Other times the IRO isn’t ‘in the loop’ with management and is just a mouthpiece. In one case, an analyst said the IR team at a $30 bn company was what you’d expect to find at a $3 bn company. (Nothing against $3 bn companies, but their IR teams are typically smaller and maybe less senior than at companies 10 times the size). Or maybe the problem is that junior people with limited knowledge handle calls they aren’t prepared for.
5. Lack of access to management
You’d think this would be higher up the priority list. Maybe the problem is less widespread than others. But a lot of companies have no analyst days, don’t do investor conferences, and don’t do one-on-ones with the investment community, and even if they’re making serious returns, they get scathing comments.
‘No questions on calls, no meetings, no access,’ bleats one investor.
6. Playing favourites
A big-name CEO is said to only talk to ‘his bigwig friends’ – just one of many companies playing favourites in terms of both access and responsiveness.
This is often dependent on an analyst’s rating: ‘They’ll give you information if you rate them favourably and purposefully ignore you if you rate them unfavorably.’
But there’s another kind of complaint emerging. Without naming names, IR programs outsourced to a certain consulting firm are accused of being difficult to deal with. ‘The web of relationships with a small group of sell-side firms causes a level of distrust in the investment community that is growing daily,’ wrote one respondent in the survey. According to another, a company’s affiliation with the same IR firm ‘is a huge liability and completely negates any genuine effort to communicate with current and prospective shareholders.’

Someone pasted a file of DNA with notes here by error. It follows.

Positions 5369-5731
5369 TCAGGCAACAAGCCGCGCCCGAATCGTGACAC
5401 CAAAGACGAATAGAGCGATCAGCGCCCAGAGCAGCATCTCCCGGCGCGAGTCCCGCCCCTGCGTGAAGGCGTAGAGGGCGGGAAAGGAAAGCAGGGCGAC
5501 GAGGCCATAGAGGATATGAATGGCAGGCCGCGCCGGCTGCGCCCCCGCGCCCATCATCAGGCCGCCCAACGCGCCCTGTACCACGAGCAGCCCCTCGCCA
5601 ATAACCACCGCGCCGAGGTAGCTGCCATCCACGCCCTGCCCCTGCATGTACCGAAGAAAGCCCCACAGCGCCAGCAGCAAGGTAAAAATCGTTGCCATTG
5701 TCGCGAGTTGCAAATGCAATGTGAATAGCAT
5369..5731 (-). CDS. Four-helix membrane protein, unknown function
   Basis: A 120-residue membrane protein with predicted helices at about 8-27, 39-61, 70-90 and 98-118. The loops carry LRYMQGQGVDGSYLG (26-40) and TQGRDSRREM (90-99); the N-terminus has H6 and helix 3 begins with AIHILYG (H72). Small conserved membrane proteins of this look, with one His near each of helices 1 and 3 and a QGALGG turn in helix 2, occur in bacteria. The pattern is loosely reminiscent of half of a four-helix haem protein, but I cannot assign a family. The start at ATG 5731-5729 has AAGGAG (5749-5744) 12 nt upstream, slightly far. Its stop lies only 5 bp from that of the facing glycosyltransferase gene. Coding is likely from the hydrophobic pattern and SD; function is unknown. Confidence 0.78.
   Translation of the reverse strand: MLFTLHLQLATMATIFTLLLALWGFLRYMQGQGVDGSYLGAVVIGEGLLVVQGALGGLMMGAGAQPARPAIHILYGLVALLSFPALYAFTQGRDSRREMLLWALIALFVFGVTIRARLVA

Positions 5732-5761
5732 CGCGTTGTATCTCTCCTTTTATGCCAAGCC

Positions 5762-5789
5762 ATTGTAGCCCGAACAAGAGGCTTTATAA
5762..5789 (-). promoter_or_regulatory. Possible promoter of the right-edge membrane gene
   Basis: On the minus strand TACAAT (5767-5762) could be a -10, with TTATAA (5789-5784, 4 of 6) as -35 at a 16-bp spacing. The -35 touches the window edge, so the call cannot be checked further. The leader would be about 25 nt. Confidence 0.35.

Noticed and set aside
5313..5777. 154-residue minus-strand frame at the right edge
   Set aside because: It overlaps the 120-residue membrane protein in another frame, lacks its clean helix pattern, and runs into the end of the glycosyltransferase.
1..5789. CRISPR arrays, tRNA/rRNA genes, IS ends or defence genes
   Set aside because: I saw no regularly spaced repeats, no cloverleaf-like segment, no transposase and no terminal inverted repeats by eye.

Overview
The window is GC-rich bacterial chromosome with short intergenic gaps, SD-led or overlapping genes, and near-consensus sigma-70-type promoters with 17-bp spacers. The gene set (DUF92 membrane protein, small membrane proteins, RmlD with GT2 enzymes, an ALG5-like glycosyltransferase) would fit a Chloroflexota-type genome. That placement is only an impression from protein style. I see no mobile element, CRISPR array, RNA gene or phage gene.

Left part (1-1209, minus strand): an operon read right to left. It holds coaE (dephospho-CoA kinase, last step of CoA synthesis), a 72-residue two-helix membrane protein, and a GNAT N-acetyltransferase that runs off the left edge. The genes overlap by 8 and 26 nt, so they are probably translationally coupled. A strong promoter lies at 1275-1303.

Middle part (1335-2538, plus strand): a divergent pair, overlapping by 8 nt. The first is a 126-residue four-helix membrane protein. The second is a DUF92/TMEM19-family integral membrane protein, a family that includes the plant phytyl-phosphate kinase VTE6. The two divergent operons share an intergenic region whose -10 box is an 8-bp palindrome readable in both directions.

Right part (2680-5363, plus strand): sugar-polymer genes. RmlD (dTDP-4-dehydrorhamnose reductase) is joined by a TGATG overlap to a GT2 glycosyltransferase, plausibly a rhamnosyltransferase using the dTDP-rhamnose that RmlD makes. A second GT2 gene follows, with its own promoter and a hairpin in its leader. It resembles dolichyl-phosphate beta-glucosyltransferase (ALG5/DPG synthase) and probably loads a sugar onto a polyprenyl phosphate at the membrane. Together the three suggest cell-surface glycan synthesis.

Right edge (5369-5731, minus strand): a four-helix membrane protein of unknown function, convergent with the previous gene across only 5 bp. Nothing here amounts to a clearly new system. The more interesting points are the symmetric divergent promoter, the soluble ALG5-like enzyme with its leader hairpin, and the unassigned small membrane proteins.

‘Come up with a story and stick to it.’ Sounds simple, but consistency is one of the most sought-after qualities in any IR program.
Sometimes it’s consistency through time, with a company overpromising and under-delivering.
But more often it’s a matter of mixed messages, with the CFO communicating a different story than the CEO or IRO. In another case: ‘They have four people communicating four different stories: the executive chairman, CEO, CAO and CFO.’
How else to put it? These nominees for the worst IR are corporate America’s Dumb & dumber.
‘They regularly provided misleading information, failed to disclose certain events that were considered by many to be material, and buried key emerging data points in parts of website typically not accessed by the Street,’ remarked an analyst.
In another case, an IRO ‘speaks in platitudes and is either ludicrously guarded or doesn’t know anything.’
9. Salesy hype
Accusations of spin have been on the wane in recent years, but they’re still being heard. ‘Glorified salesmen. All they do is pitch the positives and hype their results.’
In the case of one company, the IRO is great but can’t stop her CEO from advertising the company’s products for the first 45 minutes of quarterly conference calls.
The pitfalls here are unambiguous: setting expectations too high then missing creates a ‘major credibility issue.’
Managements are despised when ‘they tell you what they think we want to hear instead of what’s truly going on.’
Quote. ‘Thieves.’ Unquote. ‘Nuff said.